Still Sticky After All These Years: The 40th Anniversary of ‘The Pine Tar Game’

Forty years ago, a game between the Royals and Yankees ended in the most unique fashion, over the amount of pine tar on George Brett's bat.

(Original Caption) 7/24/1983: George Brett argues with the umpires who ruled out his two-run homer after an examination of his bat showed that the pine tar had exceeded the allowable area.

Two lessons were learned after the events of July 24, 1983 at Yankee Stadium. First, there are rules in baseball that have no impact on the outcome. Second, don’t make George Brett mad.

Baseball has its share of images that are iconic, emotional, and surreal.

Brett storming out of the dugout when his go-ahead home run was disallowed is all of those.

The Yankees were preserving a one-run advantage with two outs in the ninth on a Sunday afternoon when the perennial All-Star — a thorn in the Yankees’ side during many playoff battles — stepped up to face fellow future Hall of Famer Goose Gossage. One of the best hitters in the game going up against the most intimidating closer in the game. The lefty swinger prevailed, sending a fastball into the right-field stands.

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As Brett rounded the bases, New York manager Billy Martin walked out of the dugout and straight to home plate umpire Tim McClelland. Never one to let a rule pass him by, Martin contended that the pine tar on Brett’s bat was higher than the 18 inches major-league law allows per Rule 1.10 (b).

Without measuring tape, McClelland measured the bat against the 17-inch width of home plate. It was determined the pine tar was too high. With his left hand, McClelland held the now-tainted bat and pointed it at Brett in the dugout. With his right hand, he closed his fist to call Brett out — nullifying the home run and ending the game.

Then all hell broke loose.

Brett didn’t just come out to argue. He exploded with the force of a rocket launcher — arms flailing and eyes bulging. His jersey might have been powder blue but his face was red. Umpires, Kansas City manager Dick Howser, and teammates hastily restrained Brett from getting to McClelland and…who knows what. Luckily we didn’t find out. The call stood and New York won — at least for the moment.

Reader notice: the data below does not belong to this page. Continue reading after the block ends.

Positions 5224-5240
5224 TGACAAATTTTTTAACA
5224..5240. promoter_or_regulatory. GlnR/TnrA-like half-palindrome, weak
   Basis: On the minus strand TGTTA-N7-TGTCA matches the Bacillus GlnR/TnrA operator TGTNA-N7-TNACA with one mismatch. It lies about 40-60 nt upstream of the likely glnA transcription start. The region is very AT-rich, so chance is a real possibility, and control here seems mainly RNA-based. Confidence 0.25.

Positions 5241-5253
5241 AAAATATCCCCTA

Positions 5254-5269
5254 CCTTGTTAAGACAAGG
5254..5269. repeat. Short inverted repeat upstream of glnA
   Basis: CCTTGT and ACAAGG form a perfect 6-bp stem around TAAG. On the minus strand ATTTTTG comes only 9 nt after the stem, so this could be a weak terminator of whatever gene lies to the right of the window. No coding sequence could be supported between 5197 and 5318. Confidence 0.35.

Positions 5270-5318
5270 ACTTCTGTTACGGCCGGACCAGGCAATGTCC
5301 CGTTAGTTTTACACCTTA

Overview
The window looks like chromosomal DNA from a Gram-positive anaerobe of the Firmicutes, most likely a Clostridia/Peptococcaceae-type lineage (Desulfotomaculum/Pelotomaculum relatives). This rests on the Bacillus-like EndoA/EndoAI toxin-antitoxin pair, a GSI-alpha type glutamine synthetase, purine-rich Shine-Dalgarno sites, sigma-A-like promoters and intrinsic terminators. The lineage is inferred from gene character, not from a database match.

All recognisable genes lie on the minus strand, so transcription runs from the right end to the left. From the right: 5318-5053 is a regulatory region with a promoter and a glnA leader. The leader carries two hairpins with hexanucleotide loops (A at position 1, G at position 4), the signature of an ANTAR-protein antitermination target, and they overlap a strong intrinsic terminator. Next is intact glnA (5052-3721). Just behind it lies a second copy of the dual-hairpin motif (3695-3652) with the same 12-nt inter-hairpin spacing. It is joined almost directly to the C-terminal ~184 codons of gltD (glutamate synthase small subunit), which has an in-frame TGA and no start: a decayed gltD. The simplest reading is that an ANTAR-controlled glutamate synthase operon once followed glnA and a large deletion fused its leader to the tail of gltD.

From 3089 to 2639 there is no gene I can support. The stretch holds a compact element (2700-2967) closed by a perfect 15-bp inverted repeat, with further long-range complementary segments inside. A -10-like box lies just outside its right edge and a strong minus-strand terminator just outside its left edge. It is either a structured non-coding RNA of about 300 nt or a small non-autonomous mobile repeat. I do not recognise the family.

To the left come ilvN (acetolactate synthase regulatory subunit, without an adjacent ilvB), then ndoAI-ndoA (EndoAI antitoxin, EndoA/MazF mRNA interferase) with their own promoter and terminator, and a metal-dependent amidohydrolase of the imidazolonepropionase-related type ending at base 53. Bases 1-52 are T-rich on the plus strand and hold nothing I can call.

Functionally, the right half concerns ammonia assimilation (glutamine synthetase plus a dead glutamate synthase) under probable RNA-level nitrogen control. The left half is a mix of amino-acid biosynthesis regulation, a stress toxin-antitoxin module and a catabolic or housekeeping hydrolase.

The Royals immediately protested. Less than a week later, American League president Lee MacPhail agreed. He overruled the decision and restored Brett’s homer. That meant the rest of the game still needed to be played. On August 18, same place but with different umpires, some 1,200 fans gathered to watch the conclusion.

It took all of about five minutes but wasn’t without more absurdity. Billy Martin symbolically protested the game by putting Ron Guidry, a pitcher, in center field and Don Mattingly, a left-handed first baseman, at second base.

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Even before the first pitch of the resumption came to the Royals’ Hal McRae — Martin literally protested, stating Brett didn’t touch all the bases on his home run. But umpire Davey Phillips produced an affidavit signed by the July 24th umpires stating Brett did. Martin now had enough and got ejected from the game — at least what was left of it.

There was little drama after that, as Dan Quisenberry closed out a 5-4 Royals win with a 1-2-3 bottom of the ninth.

George Brett won batting titles in three different decades, chased .400 in his MVP season of 1980, tallied more than 3,000 hits, and a 1985 World Series champion. His career is not defined by “The Pine Tar Game,” but even decades later, it’ll always be a part of any conversation — no matter where he is.

“Pretty much every time I play golf,” Brett said, “they want to check my clubs.”